In the art of making flavors, most staple ingredients are volatile. A flavorist who is trying to either create a new flavor or improve an existing one also uses his sense of smell extensively. When his combination of ingredients has an acceptable aroma he knows that he is close to his target. However, in order to reach this point, the flavorist must actually mix the ingredients together before he can smell them. Some flavors require hundreds of ingredients. Furthermore, the amount of certain ingredients used in any given flavor is also critical for obvious reasons. Thus the process of flavor making is very long and painstaking.

One method that has been used to obviate the need for mixing the ingredients before smelling them is to dip a so-called smelling blotter in a bottle containing each ingredient and then placing them in close proximity to each other. The vapors from each ingredient mingle together. Obviously, this method may be used with only literally a handful of ingredients. Furthermore, the method does not reveal any quantitative information.

The above considerations are very applicable in the art of making fragrances.


A closed container which is only partially filled with a volatile liquid substance also contains the vapors of that substance disposed above the liquid. The invention presented herewith teaches a method and apparatus of obtaining the combined aroma of several liquid substances comprising the steps of mixing the vapors of each substance individually with an odorless gas; blending the gas mixtures so formed to obtain a composite gas and detecting the aroma of the composite gas.

The apparatus which is used to perform the above steps comprises a source of odorless gas, a plurality of closed containers which are partially filled with volatile substances, a first plurality of connecting means which supply odorless gas to the containers from the gas supply, a blending chamber and a second plurality of connecting means which allow the gas mixtures of odorless gas and vapors from each container into the blending chamber for blending.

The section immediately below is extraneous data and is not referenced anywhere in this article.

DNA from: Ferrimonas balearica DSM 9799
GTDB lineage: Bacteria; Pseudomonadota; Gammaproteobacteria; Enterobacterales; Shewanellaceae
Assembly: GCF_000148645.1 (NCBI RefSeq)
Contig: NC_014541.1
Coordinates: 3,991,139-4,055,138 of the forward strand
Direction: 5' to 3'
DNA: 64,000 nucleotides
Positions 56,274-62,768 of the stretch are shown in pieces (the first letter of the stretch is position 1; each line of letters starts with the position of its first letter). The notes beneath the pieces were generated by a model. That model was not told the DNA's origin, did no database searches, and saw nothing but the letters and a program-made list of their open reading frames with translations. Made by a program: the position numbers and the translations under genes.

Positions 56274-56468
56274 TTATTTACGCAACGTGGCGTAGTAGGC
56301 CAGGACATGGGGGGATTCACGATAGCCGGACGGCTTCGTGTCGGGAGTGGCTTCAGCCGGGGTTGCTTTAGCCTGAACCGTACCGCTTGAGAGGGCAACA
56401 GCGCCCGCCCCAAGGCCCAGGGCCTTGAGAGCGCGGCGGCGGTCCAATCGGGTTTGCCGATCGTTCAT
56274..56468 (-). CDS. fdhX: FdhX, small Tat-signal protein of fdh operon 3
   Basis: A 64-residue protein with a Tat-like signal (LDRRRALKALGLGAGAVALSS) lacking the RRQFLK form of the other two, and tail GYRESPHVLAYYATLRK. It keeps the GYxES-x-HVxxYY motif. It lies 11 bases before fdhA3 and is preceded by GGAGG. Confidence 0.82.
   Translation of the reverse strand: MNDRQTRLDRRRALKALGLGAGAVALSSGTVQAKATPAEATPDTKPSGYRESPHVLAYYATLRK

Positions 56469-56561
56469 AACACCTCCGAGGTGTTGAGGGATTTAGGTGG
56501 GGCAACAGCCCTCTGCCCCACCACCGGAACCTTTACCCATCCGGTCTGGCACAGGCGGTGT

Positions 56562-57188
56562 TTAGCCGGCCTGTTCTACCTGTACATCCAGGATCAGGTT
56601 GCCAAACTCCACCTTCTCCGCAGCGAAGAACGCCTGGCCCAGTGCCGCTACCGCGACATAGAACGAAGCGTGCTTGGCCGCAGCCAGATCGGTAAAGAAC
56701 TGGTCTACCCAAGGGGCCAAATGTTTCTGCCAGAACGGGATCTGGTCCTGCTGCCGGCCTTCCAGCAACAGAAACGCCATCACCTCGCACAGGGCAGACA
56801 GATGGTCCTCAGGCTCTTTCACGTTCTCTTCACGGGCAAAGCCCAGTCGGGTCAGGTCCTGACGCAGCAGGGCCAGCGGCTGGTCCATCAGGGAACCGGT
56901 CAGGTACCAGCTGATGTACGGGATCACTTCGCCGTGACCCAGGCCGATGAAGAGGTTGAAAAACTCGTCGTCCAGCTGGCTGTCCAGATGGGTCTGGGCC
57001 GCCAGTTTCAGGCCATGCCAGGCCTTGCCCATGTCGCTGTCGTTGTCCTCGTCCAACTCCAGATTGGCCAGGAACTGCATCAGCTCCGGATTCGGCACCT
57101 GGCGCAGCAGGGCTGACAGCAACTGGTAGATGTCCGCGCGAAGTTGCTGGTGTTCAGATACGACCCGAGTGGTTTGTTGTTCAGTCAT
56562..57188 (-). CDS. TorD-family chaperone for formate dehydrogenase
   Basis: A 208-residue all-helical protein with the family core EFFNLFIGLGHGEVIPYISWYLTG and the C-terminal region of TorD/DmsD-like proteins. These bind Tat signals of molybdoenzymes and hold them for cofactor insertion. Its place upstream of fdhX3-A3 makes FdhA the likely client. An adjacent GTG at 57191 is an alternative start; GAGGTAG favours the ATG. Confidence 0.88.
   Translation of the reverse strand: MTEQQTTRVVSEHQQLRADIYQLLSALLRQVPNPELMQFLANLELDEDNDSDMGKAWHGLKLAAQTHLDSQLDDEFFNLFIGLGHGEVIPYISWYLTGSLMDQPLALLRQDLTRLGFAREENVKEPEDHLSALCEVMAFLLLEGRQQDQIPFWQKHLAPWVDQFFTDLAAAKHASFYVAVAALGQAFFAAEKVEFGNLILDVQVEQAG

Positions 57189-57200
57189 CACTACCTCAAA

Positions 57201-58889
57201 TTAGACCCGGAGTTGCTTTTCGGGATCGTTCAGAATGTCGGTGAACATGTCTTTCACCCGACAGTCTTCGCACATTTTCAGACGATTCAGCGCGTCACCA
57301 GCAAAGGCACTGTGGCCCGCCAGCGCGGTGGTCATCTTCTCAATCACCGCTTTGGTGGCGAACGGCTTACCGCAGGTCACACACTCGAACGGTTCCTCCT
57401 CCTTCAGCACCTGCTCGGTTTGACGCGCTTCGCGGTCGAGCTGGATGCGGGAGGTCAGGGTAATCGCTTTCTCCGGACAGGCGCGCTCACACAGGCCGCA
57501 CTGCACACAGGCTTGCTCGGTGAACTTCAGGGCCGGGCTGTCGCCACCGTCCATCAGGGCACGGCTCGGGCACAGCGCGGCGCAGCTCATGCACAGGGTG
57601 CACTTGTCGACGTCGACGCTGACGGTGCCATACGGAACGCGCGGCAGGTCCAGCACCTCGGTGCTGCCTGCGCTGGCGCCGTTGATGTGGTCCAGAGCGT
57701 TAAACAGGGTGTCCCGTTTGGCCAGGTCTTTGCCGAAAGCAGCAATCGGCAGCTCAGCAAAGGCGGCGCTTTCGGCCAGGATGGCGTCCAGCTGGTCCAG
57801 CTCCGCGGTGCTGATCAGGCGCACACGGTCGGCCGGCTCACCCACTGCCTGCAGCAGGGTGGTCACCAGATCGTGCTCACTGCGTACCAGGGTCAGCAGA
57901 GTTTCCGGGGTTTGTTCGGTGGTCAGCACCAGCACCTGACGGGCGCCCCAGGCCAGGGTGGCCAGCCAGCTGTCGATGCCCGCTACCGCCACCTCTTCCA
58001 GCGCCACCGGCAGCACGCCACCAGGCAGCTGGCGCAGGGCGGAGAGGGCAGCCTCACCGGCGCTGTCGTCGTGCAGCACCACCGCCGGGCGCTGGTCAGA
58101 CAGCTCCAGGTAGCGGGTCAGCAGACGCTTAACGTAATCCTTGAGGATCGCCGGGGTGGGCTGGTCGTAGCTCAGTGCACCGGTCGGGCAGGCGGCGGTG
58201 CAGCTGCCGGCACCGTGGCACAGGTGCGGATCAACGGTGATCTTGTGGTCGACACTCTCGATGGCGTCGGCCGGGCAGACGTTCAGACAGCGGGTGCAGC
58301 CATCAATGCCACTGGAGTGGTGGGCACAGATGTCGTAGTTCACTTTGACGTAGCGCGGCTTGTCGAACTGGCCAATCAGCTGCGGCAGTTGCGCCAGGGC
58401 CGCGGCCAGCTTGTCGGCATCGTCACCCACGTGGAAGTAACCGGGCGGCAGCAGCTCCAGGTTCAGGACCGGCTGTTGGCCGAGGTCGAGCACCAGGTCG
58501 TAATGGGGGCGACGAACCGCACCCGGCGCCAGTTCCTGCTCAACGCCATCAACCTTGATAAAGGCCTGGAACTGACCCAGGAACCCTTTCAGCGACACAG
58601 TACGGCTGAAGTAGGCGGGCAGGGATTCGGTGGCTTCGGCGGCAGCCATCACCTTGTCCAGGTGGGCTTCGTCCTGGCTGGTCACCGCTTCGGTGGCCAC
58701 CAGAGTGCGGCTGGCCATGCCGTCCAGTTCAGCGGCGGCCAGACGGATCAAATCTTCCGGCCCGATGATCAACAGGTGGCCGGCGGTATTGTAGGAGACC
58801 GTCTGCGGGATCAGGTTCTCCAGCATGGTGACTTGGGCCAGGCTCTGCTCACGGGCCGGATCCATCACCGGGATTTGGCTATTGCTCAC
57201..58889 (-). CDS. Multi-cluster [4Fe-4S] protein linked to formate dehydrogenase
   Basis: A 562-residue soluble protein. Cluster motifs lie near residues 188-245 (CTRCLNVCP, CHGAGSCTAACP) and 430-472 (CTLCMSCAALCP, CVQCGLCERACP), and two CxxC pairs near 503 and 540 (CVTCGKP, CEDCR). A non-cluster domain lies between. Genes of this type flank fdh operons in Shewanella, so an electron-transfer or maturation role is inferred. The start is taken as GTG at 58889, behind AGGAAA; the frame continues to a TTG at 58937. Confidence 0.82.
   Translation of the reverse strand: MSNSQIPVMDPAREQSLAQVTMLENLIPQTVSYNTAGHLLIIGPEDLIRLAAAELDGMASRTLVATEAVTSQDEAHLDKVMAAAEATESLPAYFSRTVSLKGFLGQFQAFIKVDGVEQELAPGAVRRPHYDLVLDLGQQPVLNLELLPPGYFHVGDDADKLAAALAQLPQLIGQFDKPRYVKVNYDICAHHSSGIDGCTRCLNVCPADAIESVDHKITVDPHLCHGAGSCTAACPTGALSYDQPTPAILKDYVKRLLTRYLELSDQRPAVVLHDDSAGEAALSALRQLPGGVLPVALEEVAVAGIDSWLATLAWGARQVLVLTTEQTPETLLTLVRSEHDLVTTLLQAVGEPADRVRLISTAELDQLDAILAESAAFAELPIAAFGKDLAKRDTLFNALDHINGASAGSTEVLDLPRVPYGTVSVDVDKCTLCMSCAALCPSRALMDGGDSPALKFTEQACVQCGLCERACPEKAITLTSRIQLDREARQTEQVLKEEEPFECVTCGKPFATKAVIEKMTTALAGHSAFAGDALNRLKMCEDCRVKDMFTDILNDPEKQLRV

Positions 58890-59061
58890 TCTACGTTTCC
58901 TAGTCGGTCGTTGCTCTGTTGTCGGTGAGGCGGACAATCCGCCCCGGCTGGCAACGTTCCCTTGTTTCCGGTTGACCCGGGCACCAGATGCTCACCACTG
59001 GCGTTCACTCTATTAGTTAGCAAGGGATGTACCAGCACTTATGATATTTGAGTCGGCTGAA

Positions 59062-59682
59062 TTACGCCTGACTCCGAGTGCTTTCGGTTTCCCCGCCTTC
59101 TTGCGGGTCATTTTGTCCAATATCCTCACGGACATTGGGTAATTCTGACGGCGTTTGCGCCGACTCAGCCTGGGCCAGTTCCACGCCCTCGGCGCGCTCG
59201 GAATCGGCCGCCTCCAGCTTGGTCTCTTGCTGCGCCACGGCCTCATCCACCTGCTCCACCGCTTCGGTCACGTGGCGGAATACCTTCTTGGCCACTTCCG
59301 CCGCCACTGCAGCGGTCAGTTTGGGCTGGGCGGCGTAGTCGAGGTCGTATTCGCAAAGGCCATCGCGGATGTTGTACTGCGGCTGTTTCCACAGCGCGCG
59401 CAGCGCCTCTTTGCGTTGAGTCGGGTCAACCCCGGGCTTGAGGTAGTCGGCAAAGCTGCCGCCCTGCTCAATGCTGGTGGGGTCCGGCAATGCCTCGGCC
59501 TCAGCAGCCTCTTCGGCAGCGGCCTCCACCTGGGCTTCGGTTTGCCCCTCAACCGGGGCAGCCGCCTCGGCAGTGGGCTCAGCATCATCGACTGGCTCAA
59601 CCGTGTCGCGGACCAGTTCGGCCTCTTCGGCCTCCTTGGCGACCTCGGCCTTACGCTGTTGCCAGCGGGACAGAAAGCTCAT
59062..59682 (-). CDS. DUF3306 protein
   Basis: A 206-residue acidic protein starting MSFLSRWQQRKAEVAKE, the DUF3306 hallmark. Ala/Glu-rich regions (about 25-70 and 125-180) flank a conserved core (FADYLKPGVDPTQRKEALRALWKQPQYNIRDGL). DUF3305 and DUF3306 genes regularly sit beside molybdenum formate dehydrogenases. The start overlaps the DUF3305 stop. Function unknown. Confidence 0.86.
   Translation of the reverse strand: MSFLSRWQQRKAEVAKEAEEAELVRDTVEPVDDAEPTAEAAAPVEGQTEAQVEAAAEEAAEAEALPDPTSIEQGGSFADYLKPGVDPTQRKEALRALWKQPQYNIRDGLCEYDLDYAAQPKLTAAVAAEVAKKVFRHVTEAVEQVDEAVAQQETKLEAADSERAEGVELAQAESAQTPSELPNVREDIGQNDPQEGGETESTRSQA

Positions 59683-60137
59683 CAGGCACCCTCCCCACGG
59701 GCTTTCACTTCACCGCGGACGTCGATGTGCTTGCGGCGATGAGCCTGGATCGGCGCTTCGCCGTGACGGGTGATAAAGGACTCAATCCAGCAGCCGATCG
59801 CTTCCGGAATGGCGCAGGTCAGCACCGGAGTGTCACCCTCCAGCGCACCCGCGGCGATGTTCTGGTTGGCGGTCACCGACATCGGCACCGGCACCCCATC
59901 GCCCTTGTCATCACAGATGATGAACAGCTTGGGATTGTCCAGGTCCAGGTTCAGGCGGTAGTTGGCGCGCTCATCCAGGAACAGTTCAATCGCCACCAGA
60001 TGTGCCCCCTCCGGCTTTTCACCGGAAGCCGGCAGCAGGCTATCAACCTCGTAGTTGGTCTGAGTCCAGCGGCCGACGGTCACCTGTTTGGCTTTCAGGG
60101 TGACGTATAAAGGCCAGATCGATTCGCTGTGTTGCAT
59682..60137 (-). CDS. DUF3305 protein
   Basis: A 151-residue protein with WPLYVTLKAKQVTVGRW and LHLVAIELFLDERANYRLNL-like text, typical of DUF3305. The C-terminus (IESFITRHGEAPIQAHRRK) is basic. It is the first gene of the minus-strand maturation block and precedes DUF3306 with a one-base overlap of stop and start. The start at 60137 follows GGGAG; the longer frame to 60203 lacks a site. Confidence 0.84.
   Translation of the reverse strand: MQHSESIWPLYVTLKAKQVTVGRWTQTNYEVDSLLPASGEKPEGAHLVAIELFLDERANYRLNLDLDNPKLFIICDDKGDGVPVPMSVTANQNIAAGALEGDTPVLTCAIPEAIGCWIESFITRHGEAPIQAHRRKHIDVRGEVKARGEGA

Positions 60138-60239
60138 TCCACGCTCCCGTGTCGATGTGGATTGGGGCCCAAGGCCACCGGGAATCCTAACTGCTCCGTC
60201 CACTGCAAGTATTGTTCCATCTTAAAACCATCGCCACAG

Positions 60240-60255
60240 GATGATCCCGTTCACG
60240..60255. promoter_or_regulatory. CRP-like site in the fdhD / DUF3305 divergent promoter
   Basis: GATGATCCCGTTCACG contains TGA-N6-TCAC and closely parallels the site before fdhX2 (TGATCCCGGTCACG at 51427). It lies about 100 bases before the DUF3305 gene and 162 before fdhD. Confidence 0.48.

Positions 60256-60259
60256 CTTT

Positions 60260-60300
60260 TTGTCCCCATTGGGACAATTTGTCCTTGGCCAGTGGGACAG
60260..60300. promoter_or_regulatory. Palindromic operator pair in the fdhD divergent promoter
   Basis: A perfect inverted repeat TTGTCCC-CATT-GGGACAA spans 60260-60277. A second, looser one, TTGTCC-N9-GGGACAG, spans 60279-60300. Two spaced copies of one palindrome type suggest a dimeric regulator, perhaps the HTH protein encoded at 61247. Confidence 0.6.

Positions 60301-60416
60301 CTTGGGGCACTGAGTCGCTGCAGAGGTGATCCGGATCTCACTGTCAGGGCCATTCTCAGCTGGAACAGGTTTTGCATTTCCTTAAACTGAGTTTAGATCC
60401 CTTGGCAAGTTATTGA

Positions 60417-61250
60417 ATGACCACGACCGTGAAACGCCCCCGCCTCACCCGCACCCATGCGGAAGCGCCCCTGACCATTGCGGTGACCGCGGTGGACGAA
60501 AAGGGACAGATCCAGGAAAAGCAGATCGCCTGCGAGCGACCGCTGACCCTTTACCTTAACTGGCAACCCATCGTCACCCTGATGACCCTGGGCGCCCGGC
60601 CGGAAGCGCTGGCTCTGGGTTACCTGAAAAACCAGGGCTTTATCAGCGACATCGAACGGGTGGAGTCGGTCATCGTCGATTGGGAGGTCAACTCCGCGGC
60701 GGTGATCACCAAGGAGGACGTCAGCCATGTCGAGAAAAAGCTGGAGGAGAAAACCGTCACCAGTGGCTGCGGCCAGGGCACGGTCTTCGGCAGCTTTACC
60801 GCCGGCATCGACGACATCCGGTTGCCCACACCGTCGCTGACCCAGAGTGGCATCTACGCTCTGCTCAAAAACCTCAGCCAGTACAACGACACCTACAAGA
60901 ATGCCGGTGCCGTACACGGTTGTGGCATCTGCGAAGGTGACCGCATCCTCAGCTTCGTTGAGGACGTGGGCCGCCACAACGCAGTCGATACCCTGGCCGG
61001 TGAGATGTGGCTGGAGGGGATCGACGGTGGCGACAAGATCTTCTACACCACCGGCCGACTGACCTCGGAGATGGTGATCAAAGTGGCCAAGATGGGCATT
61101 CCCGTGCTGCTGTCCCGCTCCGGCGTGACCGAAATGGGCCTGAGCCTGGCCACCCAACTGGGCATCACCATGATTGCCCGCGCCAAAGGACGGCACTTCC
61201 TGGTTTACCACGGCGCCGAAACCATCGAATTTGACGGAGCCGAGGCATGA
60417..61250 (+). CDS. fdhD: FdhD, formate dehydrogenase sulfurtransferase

FIG. 1 shows the elements of the embodiments of the subject apparatus.


As shown in FIG. 1, a nitrogen tank 10 supplies nitrogen to a distribution chamber 30 through a reducing valve 20, so that the pressure within the distribution chamber is about 5 lbs/sq. in. There are also a plurality of closed containers which hold the liquid ingredients that are used to make flavors or perfumes.

Each one of the containers is initially only partially filled with a given ingredient. Since each ingredient is volatile, a portion of the ingredient is always held by the container as a vapor. Although FIG. 1 shows only two such containers, 40 and 50 it is to be understood that a much larger number of containers is normally used as shown in the example given below.

Container 40 is supplied with nitrogen from the distribution chamber through a shut off valve 32 and an adjusting valve 34. The adjusting valve is provided to control the amount of nitrogen supplied to the container 40, and it has a vernier calibrated from 0.00 to 10.00, said vernier settings being proportional to the amount of gas flowing through the valve. The container 40 is also connected by pipe 42 to a mixing chamber 60. Preferably pipe 42 is flexible.

Similarly container 50 is supplied with nitrogen through valves 36 and 38 and is connected to the blending chamber 60 by a pipe 44.